Speech from Ulf Kristersson

Sweden’s role in NATO

Published

Speech by Prime Minister Ulf Kristersson, delivered at the Folk och Försvar Annual National Conference in Sälen on 8 January 2023.

Check against delivery.

Your Majesties, Your Royal Highness, ladies and gentlemen, soldiers and sailors.

I will talk about Sweden’s role in NATO – but first a few words on the current situation:

Europe and Sweden are living in a new and perilous reality. We are facing the greatest tests of defence, foreign and security policy since the Second World War. Russia’s full-scale invasion of Ukraine brings about a dramatic and long-term worsened state of security, both in Europe and globally.

For Sweden, the war led to a political paradigm shift. From now on, our overall security policy will be coined by greater realism. NATO membership and a heavy rearmament of Swedish defence are an immediate consequence of this insight. The new policy will be coined by clear defence of Swedish national interests.

The war in Ukraine is being fought on two fronts – a Ukrainian war of defence against Russia’s aggression and occupation, and a Russian war of attrition against Ukraine’s will to defend itself, and not least against Western unity. Everything indicates that we should stand prepared for a protracted war. Russia’s strategic goals remain unchanged, as does Ukraine’s self-evident fight for its freedom. However, it is Ukraine that has the law on its side.

Russia’s war on Ukraine has led to the EU and NATO exhibiting unity, determination and solidarity that was not to be taken for granted. On the day before the invasion – February 23  – I was at Talludden in Helsinki and spoke to the President of Finland, Sauli Niinistö. There was no war as yet, but we both saw the obvious risks, and that war could lead to division – in Europe and between Europe and the United States. War indeed broke out, but it is a tremendous sign of strength that Western democracies have stuck together so far. Not least, this is confirmation of the EU’s role in foreign policy. When the EU was truly put to the test, it passed.

Putin is said to live in the belief that time is on Russia’s side. Our main contribution to peace is to demonstrate by our actions that the time is, on the contrary, on Ukraine’s side. Sweden and our allies must continue to provide extensive financial and military support to Ukraine, continue to safeguard European and transatlantic cohesion and continue to increase pressure on Russia.

The day before yesterday I spoke once more with President Zelenskyy – as Prime Minister of Sweden, but this time also as the country of Presidency of the Council of the European Union. I stressed that we have a packed EU agenda, but also that no other task is more important to us than upholding unity, increasing support for Ukraine and mounting pressure on Russia. I also confirmed that the latest Swedish military support package – which was larger than the previous eight combined – will be followed by more, and forceful, packages in the near future.

Now to Sweden’s role in NATO.

The whole of NATO’s responsibility is also Sweden’s responsibility. We will be a long-term, loyal and committed member. Like Norway and Denmark in their time, Sweden is acceding to NATO without any formal conditions. We see however – as little as other Nordic countries – that having nuclear weapons on our own territory in peacetime is in the cards.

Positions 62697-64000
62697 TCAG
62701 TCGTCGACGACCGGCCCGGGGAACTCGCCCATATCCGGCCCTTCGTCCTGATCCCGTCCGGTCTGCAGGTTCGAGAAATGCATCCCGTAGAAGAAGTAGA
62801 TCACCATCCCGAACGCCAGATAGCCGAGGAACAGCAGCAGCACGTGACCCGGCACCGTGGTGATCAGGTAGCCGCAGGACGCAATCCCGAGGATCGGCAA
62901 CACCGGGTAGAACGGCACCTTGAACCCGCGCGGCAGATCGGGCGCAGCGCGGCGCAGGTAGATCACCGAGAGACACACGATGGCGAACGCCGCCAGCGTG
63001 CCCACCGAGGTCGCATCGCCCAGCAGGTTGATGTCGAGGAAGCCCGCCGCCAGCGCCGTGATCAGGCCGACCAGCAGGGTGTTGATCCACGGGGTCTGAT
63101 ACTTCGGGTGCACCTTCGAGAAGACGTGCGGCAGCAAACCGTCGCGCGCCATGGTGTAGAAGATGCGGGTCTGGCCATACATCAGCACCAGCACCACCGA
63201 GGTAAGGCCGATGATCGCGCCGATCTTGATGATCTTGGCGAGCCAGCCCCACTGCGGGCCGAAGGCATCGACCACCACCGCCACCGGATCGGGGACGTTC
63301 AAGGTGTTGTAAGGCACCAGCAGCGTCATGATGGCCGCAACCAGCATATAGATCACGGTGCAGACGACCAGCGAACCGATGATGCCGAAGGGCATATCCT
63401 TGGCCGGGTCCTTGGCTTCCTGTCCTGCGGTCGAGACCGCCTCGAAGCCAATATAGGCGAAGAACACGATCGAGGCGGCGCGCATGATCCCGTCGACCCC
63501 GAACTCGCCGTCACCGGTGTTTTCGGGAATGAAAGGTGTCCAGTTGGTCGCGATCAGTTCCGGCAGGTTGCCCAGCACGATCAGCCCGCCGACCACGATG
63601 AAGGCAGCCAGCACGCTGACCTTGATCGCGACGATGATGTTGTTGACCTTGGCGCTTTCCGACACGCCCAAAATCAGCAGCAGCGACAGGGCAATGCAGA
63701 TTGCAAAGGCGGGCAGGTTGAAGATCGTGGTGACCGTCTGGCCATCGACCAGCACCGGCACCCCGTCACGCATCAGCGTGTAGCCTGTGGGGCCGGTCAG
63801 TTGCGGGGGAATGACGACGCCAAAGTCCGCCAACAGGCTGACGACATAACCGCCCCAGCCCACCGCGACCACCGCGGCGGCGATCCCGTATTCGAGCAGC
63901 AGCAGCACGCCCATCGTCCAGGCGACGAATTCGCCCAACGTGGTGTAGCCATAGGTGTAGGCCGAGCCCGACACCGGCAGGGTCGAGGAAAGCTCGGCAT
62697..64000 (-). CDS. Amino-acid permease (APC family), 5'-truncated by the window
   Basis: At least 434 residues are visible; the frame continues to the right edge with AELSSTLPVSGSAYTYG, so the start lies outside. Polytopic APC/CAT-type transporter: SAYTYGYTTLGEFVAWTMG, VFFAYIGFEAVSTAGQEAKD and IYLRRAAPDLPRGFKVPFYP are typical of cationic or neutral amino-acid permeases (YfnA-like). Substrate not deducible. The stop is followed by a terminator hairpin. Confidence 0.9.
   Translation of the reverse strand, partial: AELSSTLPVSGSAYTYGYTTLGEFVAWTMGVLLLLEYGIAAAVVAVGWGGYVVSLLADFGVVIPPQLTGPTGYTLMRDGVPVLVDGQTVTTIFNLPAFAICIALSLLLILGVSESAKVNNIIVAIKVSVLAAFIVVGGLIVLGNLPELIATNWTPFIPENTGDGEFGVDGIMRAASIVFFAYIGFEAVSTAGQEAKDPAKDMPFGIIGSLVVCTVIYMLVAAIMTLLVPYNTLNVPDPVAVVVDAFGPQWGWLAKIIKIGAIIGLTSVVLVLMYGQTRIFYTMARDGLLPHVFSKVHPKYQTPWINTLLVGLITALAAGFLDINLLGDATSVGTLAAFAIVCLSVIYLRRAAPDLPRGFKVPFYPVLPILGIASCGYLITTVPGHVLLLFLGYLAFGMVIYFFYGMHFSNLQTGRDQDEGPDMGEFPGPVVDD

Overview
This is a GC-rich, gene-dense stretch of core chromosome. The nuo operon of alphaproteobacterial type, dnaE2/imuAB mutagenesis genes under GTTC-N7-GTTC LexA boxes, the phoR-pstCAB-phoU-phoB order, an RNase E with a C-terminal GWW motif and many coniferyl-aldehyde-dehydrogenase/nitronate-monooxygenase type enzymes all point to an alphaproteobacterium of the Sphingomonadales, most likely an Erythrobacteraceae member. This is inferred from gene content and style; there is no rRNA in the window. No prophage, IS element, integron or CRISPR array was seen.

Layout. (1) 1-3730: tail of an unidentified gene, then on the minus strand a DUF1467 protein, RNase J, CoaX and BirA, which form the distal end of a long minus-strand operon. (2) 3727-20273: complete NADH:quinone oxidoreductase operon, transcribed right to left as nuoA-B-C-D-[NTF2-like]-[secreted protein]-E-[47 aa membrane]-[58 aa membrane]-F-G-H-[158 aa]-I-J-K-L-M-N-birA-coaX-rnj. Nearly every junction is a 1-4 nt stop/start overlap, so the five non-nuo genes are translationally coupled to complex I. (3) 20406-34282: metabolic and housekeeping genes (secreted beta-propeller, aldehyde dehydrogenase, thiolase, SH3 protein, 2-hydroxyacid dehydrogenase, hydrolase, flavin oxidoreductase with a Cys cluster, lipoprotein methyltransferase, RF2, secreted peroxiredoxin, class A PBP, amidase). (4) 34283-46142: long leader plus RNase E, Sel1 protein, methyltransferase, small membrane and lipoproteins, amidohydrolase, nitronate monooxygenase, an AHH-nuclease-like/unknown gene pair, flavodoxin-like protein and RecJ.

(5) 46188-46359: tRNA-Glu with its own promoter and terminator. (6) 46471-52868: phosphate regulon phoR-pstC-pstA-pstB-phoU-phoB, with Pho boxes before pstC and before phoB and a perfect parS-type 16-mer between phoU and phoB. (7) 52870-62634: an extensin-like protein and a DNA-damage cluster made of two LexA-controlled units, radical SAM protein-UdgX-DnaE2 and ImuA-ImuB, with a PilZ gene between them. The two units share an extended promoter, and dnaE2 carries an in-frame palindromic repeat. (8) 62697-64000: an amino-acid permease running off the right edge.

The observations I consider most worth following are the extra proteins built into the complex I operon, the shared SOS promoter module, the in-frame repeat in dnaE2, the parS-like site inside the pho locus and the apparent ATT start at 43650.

Besides, we take with us six strengths into NATO, which will form important building blocks in our membership. 

The first strength is geographical. Sweden’s membership provides a 1,600-kilometre long stretch of airspace extending from the Arctic to the southern Baltic Sea. Sweden has the longest shoreline in the Baltic Sea and important North Sea ports. Sweden is the link connecting eastern NATO countries to the Atlantic. For the first time in 500 years, the Nordics will share the same defence geography, form part of the same defence alliance and gain strategic depth for joint military forces.

Sweden’s and Finland’s NATO membership strengthens the alliance and bolsters our common security. Thanks to Sweden’s naval resources and strong position in the air, we can take on great responsibility in the entire Baltic region.

The second strength is Sweden’s defence capabilities. Sweden is a high-tech country and we shall have high-tech defence. We have a strong air force based on a tried-and-tested and well-armed Gripen system. We have a highly advanced submarine fleet and sophisticated surveillance capabilities both above and at sea. We have an internationally renowned and technologically strong intelligence service – and we have internationally experienced special forces. The army is once more based on brigades that are equipped and drilled to fight with combination weapons.

Sweden is now rapidly strengthening its defence. Our defence expenditure will reach the NATO standard of 2 per cent of GDP by 2026. Quality and availability are on the rise. Air defence is being reinforced by the Patriot system. The armed forces have expert permanent staff – both military and civilian. We have first-rate conscripts, a qualified home guard and broad popular commitment in the voluntary defence organisations.

Civil defence will grow in line with military defence – both to enable protecting the civilian population and to support military defence. In my Government, I have therefore, for the first time, appointed a special minister with this very responsibility. For a long time I personally have been a strong supporter of broadened total defence service.